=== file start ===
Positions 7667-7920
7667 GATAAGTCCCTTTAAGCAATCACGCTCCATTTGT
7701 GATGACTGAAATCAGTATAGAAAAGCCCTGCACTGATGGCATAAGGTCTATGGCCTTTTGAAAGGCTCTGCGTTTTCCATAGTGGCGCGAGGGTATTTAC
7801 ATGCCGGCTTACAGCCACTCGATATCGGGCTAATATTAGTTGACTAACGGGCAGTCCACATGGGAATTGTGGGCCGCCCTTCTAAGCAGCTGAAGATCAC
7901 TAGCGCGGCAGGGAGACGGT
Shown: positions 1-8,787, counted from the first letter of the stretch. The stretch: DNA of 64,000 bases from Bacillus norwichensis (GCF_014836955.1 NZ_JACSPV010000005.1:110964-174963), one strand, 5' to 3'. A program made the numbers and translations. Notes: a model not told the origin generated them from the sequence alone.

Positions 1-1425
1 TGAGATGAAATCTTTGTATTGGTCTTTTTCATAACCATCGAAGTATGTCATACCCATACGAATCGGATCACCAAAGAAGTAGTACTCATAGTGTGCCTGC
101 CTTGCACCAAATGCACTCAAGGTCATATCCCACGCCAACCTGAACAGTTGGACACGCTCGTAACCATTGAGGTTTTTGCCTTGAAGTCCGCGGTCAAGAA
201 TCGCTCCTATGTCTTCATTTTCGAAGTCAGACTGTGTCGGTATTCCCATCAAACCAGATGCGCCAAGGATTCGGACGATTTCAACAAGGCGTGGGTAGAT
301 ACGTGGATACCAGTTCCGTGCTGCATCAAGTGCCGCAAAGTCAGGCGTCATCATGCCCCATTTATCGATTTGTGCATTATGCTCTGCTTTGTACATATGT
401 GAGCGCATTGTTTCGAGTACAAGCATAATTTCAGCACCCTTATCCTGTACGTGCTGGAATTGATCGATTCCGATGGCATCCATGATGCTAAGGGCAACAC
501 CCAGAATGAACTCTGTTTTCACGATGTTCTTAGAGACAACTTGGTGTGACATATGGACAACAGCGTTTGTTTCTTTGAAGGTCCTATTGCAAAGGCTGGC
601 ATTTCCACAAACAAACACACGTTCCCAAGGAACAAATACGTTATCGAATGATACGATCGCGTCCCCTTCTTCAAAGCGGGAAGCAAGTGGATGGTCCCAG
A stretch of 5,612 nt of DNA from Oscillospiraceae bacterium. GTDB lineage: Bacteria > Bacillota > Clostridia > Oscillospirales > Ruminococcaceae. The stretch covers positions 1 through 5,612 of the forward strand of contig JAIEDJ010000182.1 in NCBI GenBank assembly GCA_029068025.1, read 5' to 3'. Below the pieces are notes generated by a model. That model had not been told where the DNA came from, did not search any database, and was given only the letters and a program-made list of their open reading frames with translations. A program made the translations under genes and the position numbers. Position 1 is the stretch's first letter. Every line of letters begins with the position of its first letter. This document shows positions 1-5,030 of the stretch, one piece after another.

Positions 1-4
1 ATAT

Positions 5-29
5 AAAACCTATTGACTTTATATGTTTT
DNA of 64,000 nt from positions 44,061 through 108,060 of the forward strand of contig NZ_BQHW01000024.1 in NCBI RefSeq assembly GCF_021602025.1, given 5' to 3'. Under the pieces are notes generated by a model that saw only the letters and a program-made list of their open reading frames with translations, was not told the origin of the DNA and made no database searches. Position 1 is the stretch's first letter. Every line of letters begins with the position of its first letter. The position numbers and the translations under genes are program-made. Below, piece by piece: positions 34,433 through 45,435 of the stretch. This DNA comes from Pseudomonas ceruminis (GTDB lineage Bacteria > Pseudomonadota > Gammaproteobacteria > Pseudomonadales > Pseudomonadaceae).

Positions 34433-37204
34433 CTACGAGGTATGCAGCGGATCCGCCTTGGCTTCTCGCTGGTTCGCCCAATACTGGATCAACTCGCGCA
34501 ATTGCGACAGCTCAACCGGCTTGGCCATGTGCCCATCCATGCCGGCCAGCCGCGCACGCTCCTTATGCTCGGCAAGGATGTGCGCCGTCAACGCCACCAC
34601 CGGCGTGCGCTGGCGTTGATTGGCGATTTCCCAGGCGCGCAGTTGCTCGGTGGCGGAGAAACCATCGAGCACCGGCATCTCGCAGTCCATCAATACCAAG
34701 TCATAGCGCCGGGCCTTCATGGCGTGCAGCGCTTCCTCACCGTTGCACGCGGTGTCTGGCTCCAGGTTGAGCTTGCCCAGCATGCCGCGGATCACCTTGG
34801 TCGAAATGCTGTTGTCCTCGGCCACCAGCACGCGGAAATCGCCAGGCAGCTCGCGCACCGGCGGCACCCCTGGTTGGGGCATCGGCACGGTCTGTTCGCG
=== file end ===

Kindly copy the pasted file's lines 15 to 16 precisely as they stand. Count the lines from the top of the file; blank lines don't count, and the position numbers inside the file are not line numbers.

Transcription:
A stretch of 5,612 nt of DNA from Oscillospiraceae bacterium. GTDB lineage: Bacteria > Bacillota > Clostridia > Oscillospirales > Ruminococcaceae. The stretch covers positions 1 through 5,612 of the forward strand of contig JAIEDJ010000182.1 in NCBI GenBank assembly GCA_029068025.1, read 5' to 3'. Below the pieces are notes generated by a model. That model had not been told where the DNA came from, did not search any database, and was given only the letters and a program-made list of their open reading frames with translations. A program made the translations under genes and the position numbers. Position 1 is the stretch's first letter. Every line of letters begins with the position of its first letter. This document shows positions 1-5,030 of the stretch, one piece after another.

Positions 1-4